Summer is on the way, and no doubt some TCT readers are planning trips abroad. Such a trip is not an automatic path to adventure, wisdom, or an otherwise enriched life. But with some effort – and caution – it can be rewarding.
As G.K. Chesterton warns:
I have never managed to lose my old conviction that travel narrows the mind. At least a man must make a double effort of moral humility and imaginative energy to prevent it from narrowing his mind. Indeed there is something touching and even tragic about the thought of the thoughtless tourist, who might have stayed at home loving Laplanders, embracing Chinamen, and clasping Patagonians to his heart. . . .but for his blind and suicidal impulse to go and see what they looked like.
For those determined to visit the Old World – and to avoid such a narrowing of mind – good preparation in art, history, and logistics can help. Some of my own best travel experiences have come from the tips of friends. Here are a few such tips I’ve collected over the years.
Rome: Many Catholic visitors will see Rome with a parish group or guided itinerary. However you go, the Pontifical North American College hosts a one-stop website with information on essential reservations for the Vatican Museum, the Scavi (excavations under St Peter’s Basilica with the tomb of St Peter), and the Vatican gardens. That site also has information on papal events and audiences (including the regular one for newlyweds), Mass times for the major basilicas, and a list of religious guesthouses for those wishing to avoid big chain hotels.
Rome has thousands of beautiful churches. If you happen to miss the one you’re looking for, just walk a couple of hundred feet and find another. My favorites, besides the great basilicas like St. Peter’s and Sta. Maria Maggiore, are Sta. Anna near the Vatican, the Gesu, St. Agostino, and the American parish at Sta. Susannah. But any Catholic visitor should compile a personal list to keep from being overwhelmed by the sheer number of choices.
The Tomb of St. Peter
And also make sure to take time for a coffee, a gelato, or a slice of pizza – and for watching the seminarians and students coming and going at the pontifical universities. The Gregorian and Santa Croce are both centrally located. Rome is great for dolce far niente moments that refresh in several ways.
London: Some Catholic sites in London evoke tragic memories, but the perseverance of English Catholics is a heartening story with relevance for us today, and perhaps greater relevance in the future.
St Thomas More spent the last part of his life at the Tower of London before his execution. To see his cell and crypt, you must arrange a tour by writing (the old-fashioned way, on paper) to The Governor, HM Tower of London, London EC3N 4AB, UK, with the date and number of guests. Requests spike around More’s feast day on June 22.
But on the old calendar, the feast day was July 9, and on that date a few years back I happened into the beautiful Brompton Oratory for the 8:00 am weekday Tridentine Mass. The priest announced matter-of-factly that the Mass would be offered “for the conversion of England and Wales.” I was glad that I did not know anyone else in the chapel. The impulse to high-fives and chest bumps might have been irresistible. I’m still waiting for a priest in Washington to announce a Mass “for the conversion of the United States of America.”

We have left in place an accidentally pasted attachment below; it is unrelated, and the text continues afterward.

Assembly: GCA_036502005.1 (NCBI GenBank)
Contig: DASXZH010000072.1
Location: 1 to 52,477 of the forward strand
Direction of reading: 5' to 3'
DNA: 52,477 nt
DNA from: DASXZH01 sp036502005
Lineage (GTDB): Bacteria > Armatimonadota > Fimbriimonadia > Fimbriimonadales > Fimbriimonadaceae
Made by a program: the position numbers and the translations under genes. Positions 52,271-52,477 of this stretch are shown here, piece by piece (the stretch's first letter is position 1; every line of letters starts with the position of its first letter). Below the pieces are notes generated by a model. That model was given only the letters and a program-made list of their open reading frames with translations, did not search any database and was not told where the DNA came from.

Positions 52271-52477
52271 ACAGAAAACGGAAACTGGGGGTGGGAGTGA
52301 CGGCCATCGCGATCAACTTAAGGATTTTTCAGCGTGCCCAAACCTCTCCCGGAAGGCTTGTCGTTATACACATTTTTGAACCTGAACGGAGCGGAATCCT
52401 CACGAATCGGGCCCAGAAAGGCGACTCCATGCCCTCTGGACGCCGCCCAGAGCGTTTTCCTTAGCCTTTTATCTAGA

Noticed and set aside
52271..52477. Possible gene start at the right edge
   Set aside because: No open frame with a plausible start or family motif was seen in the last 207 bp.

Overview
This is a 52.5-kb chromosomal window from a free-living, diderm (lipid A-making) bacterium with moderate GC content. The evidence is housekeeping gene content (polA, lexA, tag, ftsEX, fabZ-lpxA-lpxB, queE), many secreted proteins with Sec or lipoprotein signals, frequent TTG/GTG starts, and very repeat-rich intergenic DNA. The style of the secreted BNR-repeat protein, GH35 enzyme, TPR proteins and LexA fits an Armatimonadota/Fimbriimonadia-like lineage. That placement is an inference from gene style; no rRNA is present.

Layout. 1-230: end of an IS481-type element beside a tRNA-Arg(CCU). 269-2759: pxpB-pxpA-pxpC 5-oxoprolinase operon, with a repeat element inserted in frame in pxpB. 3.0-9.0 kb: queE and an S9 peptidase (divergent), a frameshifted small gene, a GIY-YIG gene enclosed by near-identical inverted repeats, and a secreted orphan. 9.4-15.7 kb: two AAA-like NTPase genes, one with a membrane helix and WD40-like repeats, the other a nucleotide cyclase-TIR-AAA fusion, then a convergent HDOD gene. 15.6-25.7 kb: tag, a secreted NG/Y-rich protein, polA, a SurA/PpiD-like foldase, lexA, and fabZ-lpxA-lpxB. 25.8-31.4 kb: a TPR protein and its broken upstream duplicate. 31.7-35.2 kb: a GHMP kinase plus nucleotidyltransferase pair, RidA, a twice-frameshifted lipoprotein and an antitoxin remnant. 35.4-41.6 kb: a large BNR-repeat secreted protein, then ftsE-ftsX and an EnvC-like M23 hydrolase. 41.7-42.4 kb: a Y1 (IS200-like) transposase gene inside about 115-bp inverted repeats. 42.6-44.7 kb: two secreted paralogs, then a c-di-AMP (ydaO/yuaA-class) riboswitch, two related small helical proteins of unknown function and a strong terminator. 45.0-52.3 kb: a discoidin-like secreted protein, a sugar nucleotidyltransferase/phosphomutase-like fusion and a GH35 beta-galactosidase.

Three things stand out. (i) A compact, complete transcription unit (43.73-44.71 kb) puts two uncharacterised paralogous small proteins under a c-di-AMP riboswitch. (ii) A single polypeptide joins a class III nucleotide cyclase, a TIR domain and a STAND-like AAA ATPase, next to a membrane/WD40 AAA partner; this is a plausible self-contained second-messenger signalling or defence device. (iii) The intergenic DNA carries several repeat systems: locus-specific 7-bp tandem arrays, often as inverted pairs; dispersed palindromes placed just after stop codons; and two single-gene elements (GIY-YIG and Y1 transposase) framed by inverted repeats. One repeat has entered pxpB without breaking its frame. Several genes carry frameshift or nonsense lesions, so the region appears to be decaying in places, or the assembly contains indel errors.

Spot of Tyburn Tree
Many of the English martyrs were executed at the gallows of Tyburn Tree, marked by a small plaque in a traffic island near Hyde Park. Tyburn Abbey is close by. Other terrific churches include the Jesuit Church at Farm Street, St James Spanish Place, and the recently renovated St Patrick in Soho whose pastor, Fr Alexander Sherbrooke, leads frequent Adoration and processions in a city quarter in serious need of the New Evangelization.
Paris: With so much to see in this beautiful city, try to make time for evening prayer and Mass with the Community of Jerusalem at St. Gervais and St. Protais, known for the music and the reverence of the religious. It’s not far from Notre Dame.
Vienna: With its own abundance of beautiful churches, Vienna is the home of “Habsburg Catholicism.” A detour from the Hofburg Treasury with its collection of sacred objects to visit the Habsburg tombs beneath the Capuchin Church is worthwhile. Habsburg funerals long took place here in a ceremony marked by humility, and celebrated, most recently in 2011, with the death of Otto von Habsburg.
The Capuchin monks reject the repeated entreaties to admit his casket based on his many worldly titles. But he is finally admitted when described only as “Otto, a poor sinner.” Other favorite churches include St Peter’s, the Jesuit Church, the Augustinian Church (also with close Habsburg connections), and the famous cathedral: Stephansdom.
Inside the Habsburg Tombs
Bratislava: The Slovak capital, is a short trip by train or boat from Vienna. Its compact old town was well restored after the communist era. It includes St. Martin’s Cathedral (the coronation church of the Habsburgs), several other great churches, and the square where a 1988 candlelight protest for religious freedom gave momentum to the movement that would bring down the Iron Curtain.
All of these places reward, above all, walking around, looking up at the architecture that sought to draw the eyes towards sky and heaven, as well as taking the time to absorb the cities, their people, and their various ways.
If you ignore Chesterton’s advice to stay home, do take his advice on how to travel abroad: “[I]n international relations there is far too little laughing, and far too much sneering. But I believe that there is a better way which largely consists of laughter; a form of friendship between nations which is actually founded on differences.”
Enjoy these splendid cities, and be sure to laugh along the way.